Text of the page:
James Paxton Dazzles As Mariners Put Royals On The Brink


Rick Osentoski-USA TODAY Sports

For the last few weeks – months, really – the Kansas City Royals have been a playoff contender, albeit only technically. The Royals have long been close enough to a postseason spot for their faithful to remain hopeful, yet far away enough to be seen as the fringiest of the barring-a-miracle teams. Despite the long odds, the Royals more or less stayed in the thick of things right up until now. Now they’re done, or at least, they’re as close to done as they possibly could be without making it official.

The Mariners shut out Kansas City last night, bringing the Royals playoff odds down to 0.1%. They’ve still got that one game lead over the Yankees to feel good about, but the Yankees aren’t exactly playoff-bound either. Last night’s Mariners victory all but closed the door on KC’s already-unlikely chances of making the postseason. This is the fun non-contending teams get to have in September, and while it would be more fun if the Mariners were in the Royals’ position, cutting down the Royals isn’t too bad of a consolation prize.

James Paxton was the big story, and really, his 2013 season has been ridiculously encouraging. Down in Tacoma there’s less access to things like radar readings, so it becomes easier to focus solely on a prospect’s results. What the results told us is that Paxton was having control problems and getting tagged for a lot of contact. What we’re reminded of every five days now is that Paxton has pretty incredible raw stuff and can touch 98 with relative ease. The James Paxton we’re seeing now isn’t wildly different from the Paxton we saw in Tacoma, except he’s walking way less batters. And his stuff can’t be overlooked. And to hell with the talk of him being a reliever in the near future.

Paxton’s line against a now-former contender: seven innings, ten strikeouts, four hits, no walks, no runs. He threw almost seventy percent strikes and induced eight ground outs to two in the air. The only Royal he didn’t strike out was Sal Perez. This was by far the best outing from Paxton so far, and stands out as one of the best pitching performances by a Mariners starter all season. Paxton’s already twenty-four years old, which is important to remember, as he’s much closer to his peak years than Tai Walker, but more importantly, his big league career is off to an excellent start. Instead of reminding people why he’s been considered a potential future reliever, he’s reminding people why he’s been considered a potential future ace. Paxton will get one more turn in the rotation before the year’s over.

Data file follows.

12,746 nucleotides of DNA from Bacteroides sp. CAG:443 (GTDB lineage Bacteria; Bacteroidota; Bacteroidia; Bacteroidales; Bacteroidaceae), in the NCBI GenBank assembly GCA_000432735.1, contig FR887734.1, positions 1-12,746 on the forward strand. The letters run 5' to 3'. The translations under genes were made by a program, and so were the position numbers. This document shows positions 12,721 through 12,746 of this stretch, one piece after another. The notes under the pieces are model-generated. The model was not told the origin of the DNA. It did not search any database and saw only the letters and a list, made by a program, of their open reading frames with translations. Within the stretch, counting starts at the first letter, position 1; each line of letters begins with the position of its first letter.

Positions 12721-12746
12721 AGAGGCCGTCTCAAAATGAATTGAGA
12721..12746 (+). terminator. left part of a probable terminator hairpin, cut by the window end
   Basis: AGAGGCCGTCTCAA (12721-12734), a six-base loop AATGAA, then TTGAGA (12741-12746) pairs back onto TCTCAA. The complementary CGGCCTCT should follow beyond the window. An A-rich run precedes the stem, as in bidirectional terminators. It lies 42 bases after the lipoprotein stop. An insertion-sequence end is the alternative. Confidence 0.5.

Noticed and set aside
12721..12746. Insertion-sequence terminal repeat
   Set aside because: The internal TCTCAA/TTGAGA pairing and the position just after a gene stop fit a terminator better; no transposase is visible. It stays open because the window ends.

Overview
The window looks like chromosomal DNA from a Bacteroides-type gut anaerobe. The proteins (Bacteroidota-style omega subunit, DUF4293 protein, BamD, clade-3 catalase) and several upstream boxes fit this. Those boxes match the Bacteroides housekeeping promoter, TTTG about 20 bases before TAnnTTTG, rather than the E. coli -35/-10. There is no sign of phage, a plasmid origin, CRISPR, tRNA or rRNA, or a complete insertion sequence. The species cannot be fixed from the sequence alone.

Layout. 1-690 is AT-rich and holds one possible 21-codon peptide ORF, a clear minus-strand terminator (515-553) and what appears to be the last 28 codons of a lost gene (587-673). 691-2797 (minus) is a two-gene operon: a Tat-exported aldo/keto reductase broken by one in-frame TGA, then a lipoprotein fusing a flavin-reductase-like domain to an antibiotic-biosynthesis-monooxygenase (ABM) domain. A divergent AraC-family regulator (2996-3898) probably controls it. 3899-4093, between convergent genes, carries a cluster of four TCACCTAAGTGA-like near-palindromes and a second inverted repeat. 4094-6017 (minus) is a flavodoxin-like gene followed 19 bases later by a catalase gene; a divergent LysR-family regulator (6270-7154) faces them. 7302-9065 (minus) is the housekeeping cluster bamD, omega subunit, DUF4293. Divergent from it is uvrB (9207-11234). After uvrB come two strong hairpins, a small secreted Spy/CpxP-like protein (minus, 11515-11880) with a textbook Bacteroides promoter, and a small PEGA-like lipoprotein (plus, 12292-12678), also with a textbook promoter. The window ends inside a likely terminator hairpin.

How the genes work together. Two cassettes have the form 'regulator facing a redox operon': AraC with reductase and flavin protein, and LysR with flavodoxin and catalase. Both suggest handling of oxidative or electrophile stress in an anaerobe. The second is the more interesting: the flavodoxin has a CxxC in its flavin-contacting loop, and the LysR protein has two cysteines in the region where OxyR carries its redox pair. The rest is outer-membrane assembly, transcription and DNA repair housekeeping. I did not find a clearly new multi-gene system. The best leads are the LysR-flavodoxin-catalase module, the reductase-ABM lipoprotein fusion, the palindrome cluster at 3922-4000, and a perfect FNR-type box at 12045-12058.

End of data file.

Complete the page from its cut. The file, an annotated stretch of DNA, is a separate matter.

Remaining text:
Kendrys Morales went three for four with a double and a first inning RBI, and since his re-signing has become inevitable it’s at least nice to see him hitting a little during the season’s ultimately meaningless final week. I’ve always scoffed at the notion that professional athletes would ever be playing less than their best on purpose, but then again, I’ve always been in the minority there. Apparently this is a real thing that athletes do, lose motivation and play bad and not care. If hits are any indication that a player is trying hard, then Kendrys Morales is indicating that he is trying hard. Justin Smoak must be trying hard too, as he had a three-run home run in the fifth inning. He hit the home run right-handed, by the way. That’s two times this week, and two times all season. Again, it’s probably not time for him to give up switch-hitting.

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